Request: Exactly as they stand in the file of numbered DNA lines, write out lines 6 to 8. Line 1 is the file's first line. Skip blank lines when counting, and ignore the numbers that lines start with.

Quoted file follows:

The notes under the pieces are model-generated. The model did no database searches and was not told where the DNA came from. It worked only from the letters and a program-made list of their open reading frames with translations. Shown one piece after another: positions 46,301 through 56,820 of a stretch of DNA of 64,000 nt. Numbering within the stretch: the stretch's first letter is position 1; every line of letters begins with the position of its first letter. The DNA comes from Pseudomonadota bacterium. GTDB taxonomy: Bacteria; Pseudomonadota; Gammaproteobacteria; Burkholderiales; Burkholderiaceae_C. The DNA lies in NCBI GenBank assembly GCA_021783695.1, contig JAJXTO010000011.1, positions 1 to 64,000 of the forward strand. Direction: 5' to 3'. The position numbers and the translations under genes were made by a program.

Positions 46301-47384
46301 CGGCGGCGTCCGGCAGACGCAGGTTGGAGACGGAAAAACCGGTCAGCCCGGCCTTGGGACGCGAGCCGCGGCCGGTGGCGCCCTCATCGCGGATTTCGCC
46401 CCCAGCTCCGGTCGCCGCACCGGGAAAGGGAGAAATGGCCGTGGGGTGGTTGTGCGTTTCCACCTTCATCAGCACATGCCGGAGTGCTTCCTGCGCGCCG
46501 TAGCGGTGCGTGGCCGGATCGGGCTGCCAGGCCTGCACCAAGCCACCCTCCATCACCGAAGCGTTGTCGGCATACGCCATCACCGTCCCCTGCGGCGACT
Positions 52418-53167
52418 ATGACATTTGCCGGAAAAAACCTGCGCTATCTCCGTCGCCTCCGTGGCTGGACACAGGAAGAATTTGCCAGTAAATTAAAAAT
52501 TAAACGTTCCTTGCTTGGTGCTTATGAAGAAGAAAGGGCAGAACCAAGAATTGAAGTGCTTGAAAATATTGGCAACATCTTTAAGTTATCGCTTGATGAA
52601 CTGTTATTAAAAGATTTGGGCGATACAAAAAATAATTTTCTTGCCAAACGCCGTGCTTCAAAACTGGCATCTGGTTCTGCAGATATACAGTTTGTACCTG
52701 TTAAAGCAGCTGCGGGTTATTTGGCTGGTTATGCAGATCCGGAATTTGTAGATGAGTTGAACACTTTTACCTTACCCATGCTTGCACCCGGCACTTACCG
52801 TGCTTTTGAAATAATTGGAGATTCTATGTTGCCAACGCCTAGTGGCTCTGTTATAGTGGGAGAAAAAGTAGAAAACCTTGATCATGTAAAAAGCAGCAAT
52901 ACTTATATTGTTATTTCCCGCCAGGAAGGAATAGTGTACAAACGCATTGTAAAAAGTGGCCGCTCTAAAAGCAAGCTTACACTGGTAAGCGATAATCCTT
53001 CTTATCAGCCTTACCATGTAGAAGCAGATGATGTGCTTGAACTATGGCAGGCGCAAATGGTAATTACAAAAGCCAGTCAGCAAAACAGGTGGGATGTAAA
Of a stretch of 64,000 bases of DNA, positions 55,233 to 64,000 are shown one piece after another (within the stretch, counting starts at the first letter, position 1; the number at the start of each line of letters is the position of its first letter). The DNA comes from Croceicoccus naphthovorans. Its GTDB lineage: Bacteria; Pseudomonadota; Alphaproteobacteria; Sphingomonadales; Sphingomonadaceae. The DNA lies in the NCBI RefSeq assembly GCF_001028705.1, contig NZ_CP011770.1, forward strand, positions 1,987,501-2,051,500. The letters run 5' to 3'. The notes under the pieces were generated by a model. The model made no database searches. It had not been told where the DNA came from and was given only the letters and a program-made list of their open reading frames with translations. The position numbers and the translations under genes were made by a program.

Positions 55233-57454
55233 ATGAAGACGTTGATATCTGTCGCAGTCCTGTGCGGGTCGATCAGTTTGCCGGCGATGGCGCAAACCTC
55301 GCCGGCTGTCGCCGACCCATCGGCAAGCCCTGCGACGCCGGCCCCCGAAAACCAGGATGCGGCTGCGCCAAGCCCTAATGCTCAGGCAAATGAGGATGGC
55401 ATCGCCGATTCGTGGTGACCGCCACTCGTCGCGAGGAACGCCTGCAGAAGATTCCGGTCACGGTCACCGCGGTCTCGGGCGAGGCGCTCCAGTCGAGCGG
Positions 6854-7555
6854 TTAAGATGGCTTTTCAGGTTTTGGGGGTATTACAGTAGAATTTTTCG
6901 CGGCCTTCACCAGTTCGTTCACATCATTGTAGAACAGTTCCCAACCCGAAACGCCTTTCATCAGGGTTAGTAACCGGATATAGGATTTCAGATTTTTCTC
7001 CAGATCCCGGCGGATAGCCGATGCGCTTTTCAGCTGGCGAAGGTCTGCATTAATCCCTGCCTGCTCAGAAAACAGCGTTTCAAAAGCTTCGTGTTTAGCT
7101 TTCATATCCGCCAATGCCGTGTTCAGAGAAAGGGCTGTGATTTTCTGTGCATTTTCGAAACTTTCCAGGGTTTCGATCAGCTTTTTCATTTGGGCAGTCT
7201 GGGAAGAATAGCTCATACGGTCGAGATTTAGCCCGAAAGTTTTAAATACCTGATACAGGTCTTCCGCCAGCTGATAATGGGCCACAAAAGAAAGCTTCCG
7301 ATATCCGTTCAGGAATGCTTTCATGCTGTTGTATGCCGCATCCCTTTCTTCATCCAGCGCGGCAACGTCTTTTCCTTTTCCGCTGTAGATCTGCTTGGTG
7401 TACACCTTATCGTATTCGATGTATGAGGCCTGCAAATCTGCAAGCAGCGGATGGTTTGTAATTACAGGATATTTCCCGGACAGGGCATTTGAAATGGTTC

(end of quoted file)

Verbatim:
Positions 52418-53167
52418 ATGACATTTGCCGGAAAAAACCTGCGCTATCTCCGTCGCCTCCGTGGCTGGACACAGGAAGAATTTGCCAGTAAATTAAAAAT
52501 TAAACGTTCCTTGCTTGGTGCTTATGAAGAAGAAAGGGCAGAACCAAGAATTGAAGTGCTTGAAAATATTGGCAACATCTTTAAGTTATCGCTTGATGAA